Doug Phillips discusses preserving state’s diversityPublished 7:27pm Monday, March 3, 2014
For the final installment of the current Horizon’s Unlimited Lecture Series Monday, Dick Bronson invited a well-known ally from many of his battles to preserve the state’s environment and waterways.
Dr. Doug Phillips came in looking as though he’d come straight from the wilderness, wearing hiking boots, camouflage pants and a faded flannel button-up. And for good reason; he’d spent the morning at his home, a “hideaway” in the Oakmulgee District of the Talladega National Forest.
Throughout his chat with more than 50 area residents, Phillips explained how he channeled the show beloved by students and public television viewers into efforts to preserve the state’s “grand corridor of ecological diversity.”
Over the last 30 years of filming Discovering Alabama documentaries, Phillips said his job was “to make sure everyone is sufficiently wowed by your wonderful state.” For Monday’s lecture, he played a few clips highlighting some of the state’s most picturesque features, such as the Little River Canyon near Fort Payne.
Phillips said he often is called to sit on committees that discuss land use, and he finds too often the group’s focus is to help the state “catch up with Atlanta.”
Gwinnett County, Ga., was a largely rural area adjacent to the Peach City just 50 years ago, he said, but land use maps now show it’s been “completely urban- and suburbanized.”
“We are sitting ducks for the Atlanta phenomenon,” Phillips said, “and too often we have our leaders beating the drum for it.”
But what state leaders don’t realize in their drive for development is the unique environmental diversity that makes Alabama special. Holding a worn map of Alabama’s geological regions, he noted the only state that comes close is California, and that’s only by virtue of its size.
“This is one of the last remaining territories of ecological diversity left in the nation,” he said.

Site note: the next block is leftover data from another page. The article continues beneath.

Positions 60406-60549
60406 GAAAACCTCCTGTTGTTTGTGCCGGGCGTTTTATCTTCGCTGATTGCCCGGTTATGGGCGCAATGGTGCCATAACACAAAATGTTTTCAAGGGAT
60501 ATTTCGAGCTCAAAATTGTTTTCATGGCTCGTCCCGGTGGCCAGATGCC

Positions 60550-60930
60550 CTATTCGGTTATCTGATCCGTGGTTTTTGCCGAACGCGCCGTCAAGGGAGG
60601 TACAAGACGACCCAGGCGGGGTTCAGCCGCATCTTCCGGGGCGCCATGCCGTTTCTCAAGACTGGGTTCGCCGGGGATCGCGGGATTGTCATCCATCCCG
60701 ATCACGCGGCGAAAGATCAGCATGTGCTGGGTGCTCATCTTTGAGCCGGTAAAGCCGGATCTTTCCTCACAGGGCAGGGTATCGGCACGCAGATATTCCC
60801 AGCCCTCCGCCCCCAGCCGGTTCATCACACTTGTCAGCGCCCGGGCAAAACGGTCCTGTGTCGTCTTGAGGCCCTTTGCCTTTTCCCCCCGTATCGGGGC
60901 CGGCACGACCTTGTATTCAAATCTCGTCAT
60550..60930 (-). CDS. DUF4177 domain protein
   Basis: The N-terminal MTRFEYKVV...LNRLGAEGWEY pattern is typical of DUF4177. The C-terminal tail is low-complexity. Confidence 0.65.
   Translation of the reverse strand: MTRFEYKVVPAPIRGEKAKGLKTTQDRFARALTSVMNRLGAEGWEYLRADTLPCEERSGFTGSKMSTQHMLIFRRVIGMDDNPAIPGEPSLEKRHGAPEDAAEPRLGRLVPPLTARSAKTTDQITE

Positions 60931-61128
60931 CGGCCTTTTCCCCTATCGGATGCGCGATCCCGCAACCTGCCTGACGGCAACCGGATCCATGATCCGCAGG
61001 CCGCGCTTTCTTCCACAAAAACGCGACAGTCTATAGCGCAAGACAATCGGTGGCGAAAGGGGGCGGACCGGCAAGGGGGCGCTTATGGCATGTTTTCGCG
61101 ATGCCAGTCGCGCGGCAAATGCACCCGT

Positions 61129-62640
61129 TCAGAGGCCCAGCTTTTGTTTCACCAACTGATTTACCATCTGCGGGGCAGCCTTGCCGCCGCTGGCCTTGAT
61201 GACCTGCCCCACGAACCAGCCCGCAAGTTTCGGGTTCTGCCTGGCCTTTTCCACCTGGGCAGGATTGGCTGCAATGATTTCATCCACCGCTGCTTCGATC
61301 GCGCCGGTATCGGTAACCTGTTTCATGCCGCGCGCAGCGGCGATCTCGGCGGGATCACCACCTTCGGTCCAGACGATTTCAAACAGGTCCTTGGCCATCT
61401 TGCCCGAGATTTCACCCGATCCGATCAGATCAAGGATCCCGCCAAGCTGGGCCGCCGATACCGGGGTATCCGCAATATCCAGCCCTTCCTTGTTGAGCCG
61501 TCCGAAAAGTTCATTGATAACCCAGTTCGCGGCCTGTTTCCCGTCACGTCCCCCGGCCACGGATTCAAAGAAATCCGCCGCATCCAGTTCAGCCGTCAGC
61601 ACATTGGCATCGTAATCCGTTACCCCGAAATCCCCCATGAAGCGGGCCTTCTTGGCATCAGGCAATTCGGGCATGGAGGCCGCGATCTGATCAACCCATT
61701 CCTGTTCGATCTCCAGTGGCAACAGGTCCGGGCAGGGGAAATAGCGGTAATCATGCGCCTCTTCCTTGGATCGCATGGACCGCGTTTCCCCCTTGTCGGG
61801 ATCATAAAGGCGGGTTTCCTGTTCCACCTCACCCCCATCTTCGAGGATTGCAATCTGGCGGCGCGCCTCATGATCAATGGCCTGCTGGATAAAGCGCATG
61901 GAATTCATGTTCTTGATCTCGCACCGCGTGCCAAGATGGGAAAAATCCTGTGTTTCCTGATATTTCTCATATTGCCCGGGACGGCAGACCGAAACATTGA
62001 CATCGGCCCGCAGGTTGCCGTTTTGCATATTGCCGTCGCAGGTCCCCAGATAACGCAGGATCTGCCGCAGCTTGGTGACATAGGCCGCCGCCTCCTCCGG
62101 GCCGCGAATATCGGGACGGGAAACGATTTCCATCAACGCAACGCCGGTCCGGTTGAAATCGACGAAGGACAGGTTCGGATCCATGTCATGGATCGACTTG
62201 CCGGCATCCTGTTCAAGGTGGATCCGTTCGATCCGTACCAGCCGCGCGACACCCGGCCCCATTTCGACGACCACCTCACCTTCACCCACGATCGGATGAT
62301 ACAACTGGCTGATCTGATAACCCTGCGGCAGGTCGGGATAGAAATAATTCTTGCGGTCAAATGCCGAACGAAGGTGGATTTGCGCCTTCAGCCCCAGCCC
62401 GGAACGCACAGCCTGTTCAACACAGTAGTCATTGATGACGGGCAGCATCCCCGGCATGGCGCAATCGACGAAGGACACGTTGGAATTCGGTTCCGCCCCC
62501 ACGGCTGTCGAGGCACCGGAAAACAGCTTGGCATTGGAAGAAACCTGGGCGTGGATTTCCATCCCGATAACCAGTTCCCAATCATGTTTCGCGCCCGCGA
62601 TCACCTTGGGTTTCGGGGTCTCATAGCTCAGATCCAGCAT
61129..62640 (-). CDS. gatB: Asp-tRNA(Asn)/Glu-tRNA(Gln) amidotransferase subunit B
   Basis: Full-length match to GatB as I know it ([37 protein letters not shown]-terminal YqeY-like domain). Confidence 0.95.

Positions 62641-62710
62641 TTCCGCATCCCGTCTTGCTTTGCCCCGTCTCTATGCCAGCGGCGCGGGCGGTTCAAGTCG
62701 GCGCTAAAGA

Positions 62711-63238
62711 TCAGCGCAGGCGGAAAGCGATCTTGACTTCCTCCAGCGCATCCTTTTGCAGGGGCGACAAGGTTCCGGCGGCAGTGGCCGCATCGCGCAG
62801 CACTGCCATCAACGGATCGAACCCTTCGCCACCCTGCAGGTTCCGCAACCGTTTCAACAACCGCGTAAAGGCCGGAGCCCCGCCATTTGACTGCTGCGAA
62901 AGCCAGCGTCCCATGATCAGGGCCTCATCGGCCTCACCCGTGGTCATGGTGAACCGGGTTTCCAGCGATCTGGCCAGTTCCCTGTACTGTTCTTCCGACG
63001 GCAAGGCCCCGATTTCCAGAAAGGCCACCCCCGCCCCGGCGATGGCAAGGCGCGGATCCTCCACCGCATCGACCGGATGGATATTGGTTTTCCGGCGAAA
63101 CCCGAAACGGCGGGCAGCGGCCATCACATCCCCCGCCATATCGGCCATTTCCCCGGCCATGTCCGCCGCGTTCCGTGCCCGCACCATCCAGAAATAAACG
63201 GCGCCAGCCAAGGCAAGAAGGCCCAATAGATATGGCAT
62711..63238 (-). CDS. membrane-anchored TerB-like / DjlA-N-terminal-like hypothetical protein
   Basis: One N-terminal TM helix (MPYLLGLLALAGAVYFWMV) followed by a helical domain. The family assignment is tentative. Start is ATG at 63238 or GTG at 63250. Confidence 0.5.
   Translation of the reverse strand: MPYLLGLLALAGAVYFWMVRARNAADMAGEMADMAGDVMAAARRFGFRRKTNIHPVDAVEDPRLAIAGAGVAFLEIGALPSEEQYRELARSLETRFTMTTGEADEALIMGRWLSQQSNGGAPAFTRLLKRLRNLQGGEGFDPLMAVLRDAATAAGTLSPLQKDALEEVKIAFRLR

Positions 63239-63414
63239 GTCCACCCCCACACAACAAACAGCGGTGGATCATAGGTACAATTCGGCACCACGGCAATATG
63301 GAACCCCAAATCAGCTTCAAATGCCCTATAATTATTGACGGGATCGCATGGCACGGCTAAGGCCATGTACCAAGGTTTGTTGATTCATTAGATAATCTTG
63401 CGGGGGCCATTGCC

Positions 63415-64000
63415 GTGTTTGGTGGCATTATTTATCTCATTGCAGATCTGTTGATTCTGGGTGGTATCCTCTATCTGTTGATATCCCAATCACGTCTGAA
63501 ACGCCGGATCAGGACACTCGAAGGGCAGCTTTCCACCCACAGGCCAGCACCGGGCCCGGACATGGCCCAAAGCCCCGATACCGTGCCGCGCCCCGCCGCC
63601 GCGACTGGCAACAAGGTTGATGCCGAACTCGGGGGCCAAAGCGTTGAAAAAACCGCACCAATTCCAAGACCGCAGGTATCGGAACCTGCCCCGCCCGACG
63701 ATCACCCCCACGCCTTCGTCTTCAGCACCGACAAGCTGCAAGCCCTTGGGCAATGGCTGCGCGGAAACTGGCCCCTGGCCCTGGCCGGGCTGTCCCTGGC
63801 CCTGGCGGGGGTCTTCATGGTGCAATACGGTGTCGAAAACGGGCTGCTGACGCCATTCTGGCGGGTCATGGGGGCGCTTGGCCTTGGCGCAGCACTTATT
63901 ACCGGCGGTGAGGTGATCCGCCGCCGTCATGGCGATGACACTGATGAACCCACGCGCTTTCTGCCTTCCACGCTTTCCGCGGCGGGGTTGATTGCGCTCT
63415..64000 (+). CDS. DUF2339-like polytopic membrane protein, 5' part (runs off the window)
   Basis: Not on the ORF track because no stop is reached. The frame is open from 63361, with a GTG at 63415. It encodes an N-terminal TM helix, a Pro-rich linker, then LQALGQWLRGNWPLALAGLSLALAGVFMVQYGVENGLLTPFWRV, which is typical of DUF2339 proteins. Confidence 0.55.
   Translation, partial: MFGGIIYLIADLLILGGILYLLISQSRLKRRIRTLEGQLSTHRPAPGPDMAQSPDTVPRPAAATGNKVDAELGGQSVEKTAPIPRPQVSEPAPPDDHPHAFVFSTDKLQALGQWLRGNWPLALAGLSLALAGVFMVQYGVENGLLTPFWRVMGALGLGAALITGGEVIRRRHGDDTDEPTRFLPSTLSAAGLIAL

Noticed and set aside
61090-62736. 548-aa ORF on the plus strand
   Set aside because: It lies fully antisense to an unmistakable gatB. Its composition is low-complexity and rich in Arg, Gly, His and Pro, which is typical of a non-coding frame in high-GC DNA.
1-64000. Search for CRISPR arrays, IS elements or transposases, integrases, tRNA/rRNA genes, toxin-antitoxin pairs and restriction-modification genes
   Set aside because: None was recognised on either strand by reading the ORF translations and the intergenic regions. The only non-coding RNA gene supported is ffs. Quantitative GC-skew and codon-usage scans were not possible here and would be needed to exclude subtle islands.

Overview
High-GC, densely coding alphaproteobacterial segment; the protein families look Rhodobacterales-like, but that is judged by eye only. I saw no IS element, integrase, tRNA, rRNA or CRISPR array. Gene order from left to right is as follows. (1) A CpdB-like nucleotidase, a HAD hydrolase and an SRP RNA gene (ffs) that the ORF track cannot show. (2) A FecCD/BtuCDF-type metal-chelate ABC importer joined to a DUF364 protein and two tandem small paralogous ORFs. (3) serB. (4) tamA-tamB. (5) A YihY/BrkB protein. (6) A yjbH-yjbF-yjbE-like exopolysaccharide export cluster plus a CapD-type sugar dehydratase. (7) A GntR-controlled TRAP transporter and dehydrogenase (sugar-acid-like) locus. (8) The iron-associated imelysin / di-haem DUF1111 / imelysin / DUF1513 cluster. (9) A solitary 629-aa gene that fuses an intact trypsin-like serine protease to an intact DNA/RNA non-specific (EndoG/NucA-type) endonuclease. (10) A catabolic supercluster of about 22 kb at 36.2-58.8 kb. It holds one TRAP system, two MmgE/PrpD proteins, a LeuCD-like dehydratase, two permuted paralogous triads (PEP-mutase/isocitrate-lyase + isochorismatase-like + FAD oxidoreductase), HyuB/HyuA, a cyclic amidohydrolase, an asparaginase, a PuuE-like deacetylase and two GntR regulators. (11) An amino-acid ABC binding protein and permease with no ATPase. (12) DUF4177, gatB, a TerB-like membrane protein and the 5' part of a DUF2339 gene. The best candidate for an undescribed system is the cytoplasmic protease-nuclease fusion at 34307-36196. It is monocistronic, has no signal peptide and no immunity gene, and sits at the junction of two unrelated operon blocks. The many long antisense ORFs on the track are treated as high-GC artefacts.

The state has more species of trees than any other state in the union, he said, and more than 70 unique forest families. The state boasts more than 70,000 miles of rivers and streams, with a plethora of unique organisms.
“When you add it all up, Alabama is one of the most naturally diverse regions on earth,” he said.
The subject of one of the first Discovering Alabama documentaries, the Little River Canyon recently was granted protection as a national preserve. When the initial documentary was produced in 1985, Phillips said, there were plans to build a subdivision on the rim of the scenic, pristine wilderness. The effort led by Phillips and others stopped the development and helped cement its preservation. The biggest thing people can do to preserve the wild areas they love, he said, is to stay involved locally and to start paying attention.
“Otherwise the right people with the right money are going to get their way,” he said.
Phillips said one thing he hates is when people recognize him as “the TV guy,” because that’s not how he sees himself.
“I like to be known as an environmental activist,” he said.
Discovering Alabama is one facet of his activism, he said, though he has often taken public stances on a variety of issues. His drive for state regulation of strip mines even got him “blacklisted, fired, my life threatened.”
“There was even an attempt on my life, but they just missed me,” Phillips said.
Discovering Alabama has won Emmy Awards for its examination of the state’s vital role in the space program and for the episode exploring the environmental impact of the 2010 Deepwater Horizon oil spill. In addition to regular airings on Alabama Public Television, the show is used as a teaching aid in every school system in the state.
Residents asked Phillips questions about hot-button issues like global warming, hydraulic “fracking” for natural gas and pushes to preserve endangered species that often butt against efforts at development.
He urged those in attendance to support “clear-thinking, rational folks who don’t appear to be ‘on the edge.’” That is how many fierce environmentalists are written off as kooks, he said, though the subjects of their activism are often important to local ecosystems.
Bronson, who has been a key player in efforts to preserve or improve water quality in Alabama, said Phillips has often joined him in meetings where half the room was filled with “three-piece business suits.”
“And Doug walks in just like this, sometimes with mud still on his boots,” Bronson said. “He doesn’t pull any punches. Doug does sometimes make people mad, and that’s a good thing.”
As Phillips walked back to his pickup after Monday’s lecture, someone asked where he was headed.
“I’ve got to go to work,” he said.
Where does work take you today, she asked.
“To the woods.”
“I ain’t telling.”